After extensive negotiations, the U.S. and the European Union agreed to accept each other’s derivatives rules in order to preserve the smooth functioning of the $550 trillion global derivatives market. The arrangement will allow U.S. clearinghouses or central counterparties to continue providing services to EU banks, and EU CCPs will be able to do business with U.S. customers while complying with EU rules deemed comparable to U.S. rules. In addition, the agreement provides a partial carve-out from EU rules for derivatives contracts on U.S. agricultural products.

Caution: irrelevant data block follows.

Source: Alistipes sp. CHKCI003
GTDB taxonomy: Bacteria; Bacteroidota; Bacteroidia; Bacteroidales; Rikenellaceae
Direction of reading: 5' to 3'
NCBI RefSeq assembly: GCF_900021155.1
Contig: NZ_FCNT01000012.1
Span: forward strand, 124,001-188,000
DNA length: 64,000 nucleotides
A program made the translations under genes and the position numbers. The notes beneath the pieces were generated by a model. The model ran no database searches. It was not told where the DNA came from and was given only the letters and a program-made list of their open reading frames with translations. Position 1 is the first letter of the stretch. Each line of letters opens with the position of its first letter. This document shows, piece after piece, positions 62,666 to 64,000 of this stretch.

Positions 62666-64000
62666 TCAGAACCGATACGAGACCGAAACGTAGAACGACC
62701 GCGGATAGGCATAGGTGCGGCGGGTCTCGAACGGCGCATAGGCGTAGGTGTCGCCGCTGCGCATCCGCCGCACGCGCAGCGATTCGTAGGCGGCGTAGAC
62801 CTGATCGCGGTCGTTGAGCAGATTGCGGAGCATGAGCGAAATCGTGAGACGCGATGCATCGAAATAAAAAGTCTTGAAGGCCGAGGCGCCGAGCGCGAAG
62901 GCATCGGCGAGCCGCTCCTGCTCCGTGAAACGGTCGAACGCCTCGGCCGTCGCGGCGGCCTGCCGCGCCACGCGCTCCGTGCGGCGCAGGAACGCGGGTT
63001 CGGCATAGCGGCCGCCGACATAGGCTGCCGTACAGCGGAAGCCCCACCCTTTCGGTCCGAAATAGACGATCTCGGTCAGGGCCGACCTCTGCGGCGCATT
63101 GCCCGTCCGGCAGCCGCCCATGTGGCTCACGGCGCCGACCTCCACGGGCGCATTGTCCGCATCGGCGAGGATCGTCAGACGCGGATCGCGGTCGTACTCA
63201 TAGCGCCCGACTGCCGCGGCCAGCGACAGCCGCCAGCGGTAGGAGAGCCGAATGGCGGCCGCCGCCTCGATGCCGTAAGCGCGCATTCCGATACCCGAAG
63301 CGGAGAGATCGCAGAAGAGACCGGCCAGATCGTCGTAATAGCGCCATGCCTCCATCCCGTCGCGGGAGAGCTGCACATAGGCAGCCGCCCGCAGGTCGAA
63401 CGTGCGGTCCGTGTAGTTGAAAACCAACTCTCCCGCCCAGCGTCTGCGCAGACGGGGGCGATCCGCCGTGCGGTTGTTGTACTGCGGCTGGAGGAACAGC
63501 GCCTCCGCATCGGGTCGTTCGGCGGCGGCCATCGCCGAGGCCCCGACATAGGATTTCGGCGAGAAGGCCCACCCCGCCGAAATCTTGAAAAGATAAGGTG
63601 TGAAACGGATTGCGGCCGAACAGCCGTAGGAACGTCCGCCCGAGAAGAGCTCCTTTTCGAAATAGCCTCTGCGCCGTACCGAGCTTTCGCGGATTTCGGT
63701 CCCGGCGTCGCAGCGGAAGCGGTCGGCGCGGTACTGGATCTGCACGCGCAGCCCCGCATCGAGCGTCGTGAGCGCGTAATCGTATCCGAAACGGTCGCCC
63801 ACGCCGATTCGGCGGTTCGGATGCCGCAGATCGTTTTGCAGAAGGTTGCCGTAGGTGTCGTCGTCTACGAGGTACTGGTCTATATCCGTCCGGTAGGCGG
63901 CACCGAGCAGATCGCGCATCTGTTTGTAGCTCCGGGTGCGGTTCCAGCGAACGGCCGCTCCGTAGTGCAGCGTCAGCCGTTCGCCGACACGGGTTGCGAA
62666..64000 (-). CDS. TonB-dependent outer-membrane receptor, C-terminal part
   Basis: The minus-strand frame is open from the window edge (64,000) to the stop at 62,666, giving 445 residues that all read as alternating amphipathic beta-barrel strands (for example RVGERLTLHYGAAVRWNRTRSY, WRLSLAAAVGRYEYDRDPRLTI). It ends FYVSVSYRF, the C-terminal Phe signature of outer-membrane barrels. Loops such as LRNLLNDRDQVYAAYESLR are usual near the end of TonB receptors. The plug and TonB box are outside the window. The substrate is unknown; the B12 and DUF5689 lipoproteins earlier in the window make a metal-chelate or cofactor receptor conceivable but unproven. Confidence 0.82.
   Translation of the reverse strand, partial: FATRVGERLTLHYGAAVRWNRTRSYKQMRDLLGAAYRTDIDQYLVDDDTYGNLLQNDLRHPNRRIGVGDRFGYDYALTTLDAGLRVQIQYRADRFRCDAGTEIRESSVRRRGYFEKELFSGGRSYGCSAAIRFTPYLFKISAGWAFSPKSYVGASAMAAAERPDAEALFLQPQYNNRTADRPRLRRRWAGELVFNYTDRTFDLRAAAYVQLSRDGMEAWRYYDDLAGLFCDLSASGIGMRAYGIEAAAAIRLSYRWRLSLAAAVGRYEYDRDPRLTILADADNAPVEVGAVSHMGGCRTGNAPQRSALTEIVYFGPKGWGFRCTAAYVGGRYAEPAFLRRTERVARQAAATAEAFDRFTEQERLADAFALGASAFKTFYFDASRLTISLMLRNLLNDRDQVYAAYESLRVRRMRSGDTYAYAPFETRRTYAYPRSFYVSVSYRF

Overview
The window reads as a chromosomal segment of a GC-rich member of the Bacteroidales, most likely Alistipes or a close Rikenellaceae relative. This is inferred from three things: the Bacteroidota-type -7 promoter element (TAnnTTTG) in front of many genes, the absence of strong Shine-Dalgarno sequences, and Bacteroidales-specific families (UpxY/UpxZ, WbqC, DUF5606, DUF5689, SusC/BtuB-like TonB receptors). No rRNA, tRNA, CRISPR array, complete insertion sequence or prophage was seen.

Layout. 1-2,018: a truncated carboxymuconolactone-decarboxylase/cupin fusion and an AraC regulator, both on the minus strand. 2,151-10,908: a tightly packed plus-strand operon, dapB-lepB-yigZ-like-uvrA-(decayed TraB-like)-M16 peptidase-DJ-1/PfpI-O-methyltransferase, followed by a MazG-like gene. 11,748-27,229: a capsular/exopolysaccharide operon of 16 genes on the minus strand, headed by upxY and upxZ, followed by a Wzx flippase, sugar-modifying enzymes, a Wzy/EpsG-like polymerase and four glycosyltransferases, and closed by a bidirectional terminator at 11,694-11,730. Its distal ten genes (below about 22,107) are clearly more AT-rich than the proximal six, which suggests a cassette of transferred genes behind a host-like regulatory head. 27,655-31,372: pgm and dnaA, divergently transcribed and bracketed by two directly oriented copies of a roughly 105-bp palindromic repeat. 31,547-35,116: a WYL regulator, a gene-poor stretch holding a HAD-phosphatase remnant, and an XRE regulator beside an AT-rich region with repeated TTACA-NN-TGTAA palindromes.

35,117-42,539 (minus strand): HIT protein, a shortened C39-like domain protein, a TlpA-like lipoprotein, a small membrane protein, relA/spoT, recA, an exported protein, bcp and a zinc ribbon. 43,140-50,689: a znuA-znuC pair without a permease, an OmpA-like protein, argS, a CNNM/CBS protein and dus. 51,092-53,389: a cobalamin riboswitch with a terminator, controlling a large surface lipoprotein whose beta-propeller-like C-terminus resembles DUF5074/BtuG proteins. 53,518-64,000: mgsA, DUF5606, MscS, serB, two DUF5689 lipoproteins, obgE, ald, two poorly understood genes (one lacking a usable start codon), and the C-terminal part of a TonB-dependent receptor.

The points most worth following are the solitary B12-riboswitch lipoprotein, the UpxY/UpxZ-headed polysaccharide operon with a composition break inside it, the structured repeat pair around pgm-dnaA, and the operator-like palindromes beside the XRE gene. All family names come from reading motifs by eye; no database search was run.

A need for consensus arose after it became clear that regulatory divergence and inconsistent implementation of derivatives reform between the U.S. and EU threatened to disrupt the stability of the global derivatives market. ABA, working through the International Banking Federation, was a strong advocate for the resolution of this issue, urging regulators to prioritize consistency across their regulatory regimes and make compliance determinations based on principles of mutual recognition.